Click to enlarge photograph

Jelly-Roll Morton and His Orchestra
Studio #1 (possibly Studio #2), Trinity Baptist Church, 114 North 5th Street, Camden, New Jersey, July 1929

Shown left to right are:

Rod Rodriguez (p); Jelly Roll Morton (p); Barney Alexander (bj); George Baquet (cl)
William Laws (d); Harry Prather (bb); Walter Thomas (as); Charlie Irvis (tb)
Joe Thomas (ts); Boyd Rosser (tp); Walter Briscoe (tp); Paul Barnes (as)

The published photograph of “Jelly-Roll Morton and His Orchestra” from 1929 in Camden has, for many years, puzzled readers with a mysterious half-circular cut-out that has been touched-up around the area of the feet of Walter Thomas (as) and Joe Thomas (ts). This is most noticeable in the photograph reproduced in A Pictorial History of Jazz, page 64. [3]

The earliest known publication of this collage of three photographs, shown above, is on the back cover of the Belgian Music : Magazine International Du Jazz, issue No. 80, Vol. VIII, dated April 1932. [8A]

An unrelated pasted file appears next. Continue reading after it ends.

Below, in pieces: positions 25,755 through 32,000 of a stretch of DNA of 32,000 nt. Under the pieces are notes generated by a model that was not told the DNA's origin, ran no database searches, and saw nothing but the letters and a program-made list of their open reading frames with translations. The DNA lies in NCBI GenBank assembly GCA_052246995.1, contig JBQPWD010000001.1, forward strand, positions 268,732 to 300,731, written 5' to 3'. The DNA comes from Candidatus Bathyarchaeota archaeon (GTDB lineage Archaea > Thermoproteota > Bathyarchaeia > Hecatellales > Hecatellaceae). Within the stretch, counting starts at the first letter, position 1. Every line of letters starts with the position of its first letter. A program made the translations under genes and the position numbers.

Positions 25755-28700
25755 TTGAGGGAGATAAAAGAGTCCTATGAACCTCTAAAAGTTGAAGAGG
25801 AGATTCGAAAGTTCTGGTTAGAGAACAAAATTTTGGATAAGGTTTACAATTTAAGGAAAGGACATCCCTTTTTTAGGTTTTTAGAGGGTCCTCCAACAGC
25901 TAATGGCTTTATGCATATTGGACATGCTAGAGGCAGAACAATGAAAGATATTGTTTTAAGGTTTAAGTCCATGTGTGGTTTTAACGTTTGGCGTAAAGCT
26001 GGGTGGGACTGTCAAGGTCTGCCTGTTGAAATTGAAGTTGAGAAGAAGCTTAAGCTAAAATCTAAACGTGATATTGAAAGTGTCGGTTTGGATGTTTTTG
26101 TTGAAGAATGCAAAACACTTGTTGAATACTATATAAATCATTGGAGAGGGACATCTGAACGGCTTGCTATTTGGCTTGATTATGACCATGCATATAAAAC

The head of Spanish jazz pianist Josť Mattas (centre right) partially covers the other two photographs. The upper photograph is of “Jelly-Roll Morton and His Orchestra” who were recording for Victor, while the lower one in the collage is Ray Noble’s “New Mayfair Dance Orchestra”, who were recording for His Master’s Voice. Ray Noble can be seen directing the orchestra, and vocalist Al Bowlly is at the microphone.

Presently, (July 2009) no earlier publication of a photograph of Jelly Roll Morton as a band musician is known.

For the iconography page I originally used a clipping found in a Dutch collector’s pre-war scrapbook, and it shows the half circle cut-out at the bottom of the Morton orchestra photograph. This was to accommodate for the head of Spanish jazz pianist Josť Mattas. The Morton orchestra photograph has also been levelled. [CO] When I hinted to Belgian collector Leon Dierckx where it might stem from, he immediately found it, for which I would like to thank him. [8]

A print in Mr. Jelly Lord (1980) by Laurie Wright, page 68, shows several touch-ups. A print in Oh, Mister Jelly (1999) edited by William Russell, page 463, is clipped, leaving out Rod Rodriguez, but might stem from an original print.

courtesy of Ate van Delden

© 2009 Ate van Delden Collection

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